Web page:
Anna Drezen: Lee Grant is an actress who made her Broadway debut in 1948. At the height of her fame in the early 1950s, she received an Oscar nomination and Best Actor award at Cannes for her work on a film called Detective Story. In this interview for American Masters, Grant talks about the moment she was first targeted by Red Channels after delivering a eulogy for fellow actor J. Edward Bromberg in 1951.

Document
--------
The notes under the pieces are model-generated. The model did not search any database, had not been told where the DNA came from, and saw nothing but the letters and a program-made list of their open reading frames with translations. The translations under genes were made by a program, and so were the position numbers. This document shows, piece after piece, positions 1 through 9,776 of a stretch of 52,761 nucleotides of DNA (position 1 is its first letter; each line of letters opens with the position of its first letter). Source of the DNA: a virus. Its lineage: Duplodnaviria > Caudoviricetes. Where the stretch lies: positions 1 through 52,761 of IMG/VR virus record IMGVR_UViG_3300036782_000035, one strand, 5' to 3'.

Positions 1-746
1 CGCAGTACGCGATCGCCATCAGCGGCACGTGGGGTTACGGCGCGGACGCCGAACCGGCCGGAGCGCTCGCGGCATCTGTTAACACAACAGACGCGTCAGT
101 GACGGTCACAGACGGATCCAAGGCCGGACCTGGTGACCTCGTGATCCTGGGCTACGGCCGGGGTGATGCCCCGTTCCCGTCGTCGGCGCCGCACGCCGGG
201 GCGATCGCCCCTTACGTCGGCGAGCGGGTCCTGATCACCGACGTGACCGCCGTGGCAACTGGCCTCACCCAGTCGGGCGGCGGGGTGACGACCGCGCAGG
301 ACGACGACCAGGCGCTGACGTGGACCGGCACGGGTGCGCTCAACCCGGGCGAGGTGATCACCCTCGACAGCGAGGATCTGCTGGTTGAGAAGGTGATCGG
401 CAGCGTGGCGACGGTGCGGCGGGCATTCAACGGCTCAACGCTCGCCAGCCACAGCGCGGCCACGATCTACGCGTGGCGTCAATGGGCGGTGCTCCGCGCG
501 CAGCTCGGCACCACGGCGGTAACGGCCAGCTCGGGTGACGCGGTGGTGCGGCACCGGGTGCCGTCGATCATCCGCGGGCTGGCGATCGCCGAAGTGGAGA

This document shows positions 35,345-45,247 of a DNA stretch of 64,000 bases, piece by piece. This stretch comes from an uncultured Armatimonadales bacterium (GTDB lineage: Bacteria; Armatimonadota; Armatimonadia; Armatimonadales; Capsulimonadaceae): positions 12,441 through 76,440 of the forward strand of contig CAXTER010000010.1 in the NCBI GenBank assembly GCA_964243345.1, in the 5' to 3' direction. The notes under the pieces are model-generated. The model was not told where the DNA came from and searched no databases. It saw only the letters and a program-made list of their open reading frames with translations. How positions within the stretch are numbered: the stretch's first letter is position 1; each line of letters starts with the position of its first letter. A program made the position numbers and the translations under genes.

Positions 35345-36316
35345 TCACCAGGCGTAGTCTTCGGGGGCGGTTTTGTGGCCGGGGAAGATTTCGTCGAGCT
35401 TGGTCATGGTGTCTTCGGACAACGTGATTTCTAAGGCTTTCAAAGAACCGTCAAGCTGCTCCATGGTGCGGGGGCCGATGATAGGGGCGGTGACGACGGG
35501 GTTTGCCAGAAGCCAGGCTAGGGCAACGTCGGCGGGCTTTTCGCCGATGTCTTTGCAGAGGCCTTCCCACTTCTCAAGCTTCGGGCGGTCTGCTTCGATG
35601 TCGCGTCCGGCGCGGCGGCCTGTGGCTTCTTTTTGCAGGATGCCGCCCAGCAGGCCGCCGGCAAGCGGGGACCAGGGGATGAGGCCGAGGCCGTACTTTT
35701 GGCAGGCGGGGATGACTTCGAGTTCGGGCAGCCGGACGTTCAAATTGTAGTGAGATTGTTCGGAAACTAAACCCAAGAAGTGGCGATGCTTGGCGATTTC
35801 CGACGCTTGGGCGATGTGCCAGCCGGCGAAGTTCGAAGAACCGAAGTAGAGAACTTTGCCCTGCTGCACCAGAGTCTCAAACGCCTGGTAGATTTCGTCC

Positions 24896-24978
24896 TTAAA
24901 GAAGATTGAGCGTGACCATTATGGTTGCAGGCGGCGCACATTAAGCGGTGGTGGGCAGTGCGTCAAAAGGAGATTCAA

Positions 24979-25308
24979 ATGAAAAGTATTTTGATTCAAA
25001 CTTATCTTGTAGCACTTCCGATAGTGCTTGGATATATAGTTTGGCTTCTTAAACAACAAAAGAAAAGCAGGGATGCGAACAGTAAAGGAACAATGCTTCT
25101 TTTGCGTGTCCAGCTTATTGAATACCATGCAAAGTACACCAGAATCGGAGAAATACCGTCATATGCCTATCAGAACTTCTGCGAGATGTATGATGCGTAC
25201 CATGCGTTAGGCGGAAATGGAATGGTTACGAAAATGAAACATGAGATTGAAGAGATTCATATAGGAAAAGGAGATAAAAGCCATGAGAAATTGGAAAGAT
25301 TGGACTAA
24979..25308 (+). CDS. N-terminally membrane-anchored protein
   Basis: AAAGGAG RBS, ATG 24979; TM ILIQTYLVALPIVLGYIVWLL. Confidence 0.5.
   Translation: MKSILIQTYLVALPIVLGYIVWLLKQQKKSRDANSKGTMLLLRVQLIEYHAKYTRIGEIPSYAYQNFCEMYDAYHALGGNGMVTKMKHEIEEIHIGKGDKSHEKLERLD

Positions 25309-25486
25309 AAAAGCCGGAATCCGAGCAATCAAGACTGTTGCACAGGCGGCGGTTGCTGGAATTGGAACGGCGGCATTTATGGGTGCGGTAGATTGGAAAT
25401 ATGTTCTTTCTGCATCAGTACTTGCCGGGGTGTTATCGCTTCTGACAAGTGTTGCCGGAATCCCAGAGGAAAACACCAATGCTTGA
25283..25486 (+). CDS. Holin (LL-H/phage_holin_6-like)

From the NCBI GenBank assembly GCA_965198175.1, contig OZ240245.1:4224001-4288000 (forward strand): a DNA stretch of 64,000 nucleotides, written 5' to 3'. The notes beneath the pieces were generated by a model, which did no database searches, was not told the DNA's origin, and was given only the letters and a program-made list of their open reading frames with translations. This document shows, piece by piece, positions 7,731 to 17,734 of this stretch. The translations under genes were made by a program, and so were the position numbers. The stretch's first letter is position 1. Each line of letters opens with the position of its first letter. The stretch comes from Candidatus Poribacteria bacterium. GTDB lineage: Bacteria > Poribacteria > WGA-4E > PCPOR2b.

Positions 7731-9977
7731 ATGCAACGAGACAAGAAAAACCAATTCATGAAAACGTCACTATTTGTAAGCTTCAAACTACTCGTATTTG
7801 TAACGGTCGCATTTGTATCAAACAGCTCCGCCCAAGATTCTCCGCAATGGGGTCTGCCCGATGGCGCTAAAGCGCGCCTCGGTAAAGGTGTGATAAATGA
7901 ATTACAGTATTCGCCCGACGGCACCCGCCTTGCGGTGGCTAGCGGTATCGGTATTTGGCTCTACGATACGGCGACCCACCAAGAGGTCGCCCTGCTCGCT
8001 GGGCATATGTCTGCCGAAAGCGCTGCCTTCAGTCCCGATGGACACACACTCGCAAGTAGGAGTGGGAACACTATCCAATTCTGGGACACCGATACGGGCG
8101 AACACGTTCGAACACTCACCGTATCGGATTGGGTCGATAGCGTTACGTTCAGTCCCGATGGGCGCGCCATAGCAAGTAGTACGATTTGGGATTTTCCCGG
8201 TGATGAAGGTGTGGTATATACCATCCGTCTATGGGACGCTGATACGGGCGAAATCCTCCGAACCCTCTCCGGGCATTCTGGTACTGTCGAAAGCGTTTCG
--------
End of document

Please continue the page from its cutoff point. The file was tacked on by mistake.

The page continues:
Lee Grant: J. Edward Bromberg was a veteran character actor who had been with the group's theater, had gone out to Hollywood, became a very much used character actor in Hollywood. He becomes blacklisted. And he had a bad heart. And the committee kept calling him back. And he went to London and it had a success but he died. He had a heart attack in London. And so I was asked to be one of the many people who spoke at his memorial in New York. And at his memorial I said that I thought the Un-American Activities Committee had killed him. That the pressure on him had, had been too much for his heart, and it's something that I believe today. And the next day I was blacklisted. I was in Red Channels. And I didn't work again in television and film for 12 years. All they wanted was for me to name my husband. I think that they thought that that I probably was, you know, enough of a careerist or was so passionate about acting that I would turn in my own husband. I mean, you know, I don't, I don't know, you know the thinking was so Alice in Wonderland for me. I mean it was like going into, into this, you know, place with a white queen was saying off with their heads. It was so bizarre. And I told I told the lawyer I said, you know, if I did that I would have to be committed. I would be have to be put in an insane asylum. Because I couldn't live with myself for the rest of my life. So is that the choice that they're giving me? I mean, to say his name or go into an asylum. I mean, why would I do that? I don't care that much about acting that I would compromise my whole life. And also it was the only thing that they had from me, was that I was married to a man who had been named by somebody out in Hollywood. That's all. Only one other person named him and they wanted me to do it. It was, you know, it was so bizarre. Arnie died when he was 52 years old from a heart attack. And, and I might, you know, add that in the same way as Bromberg had died because of the Un-American Activities Committee. I certainly, you know, feel that that Arnie had suffered that way also. That the whole, you know, pressure and persecution and, and endless, uh. Well in ’64, in ’64 I was still asked to name my husband who by that time had died.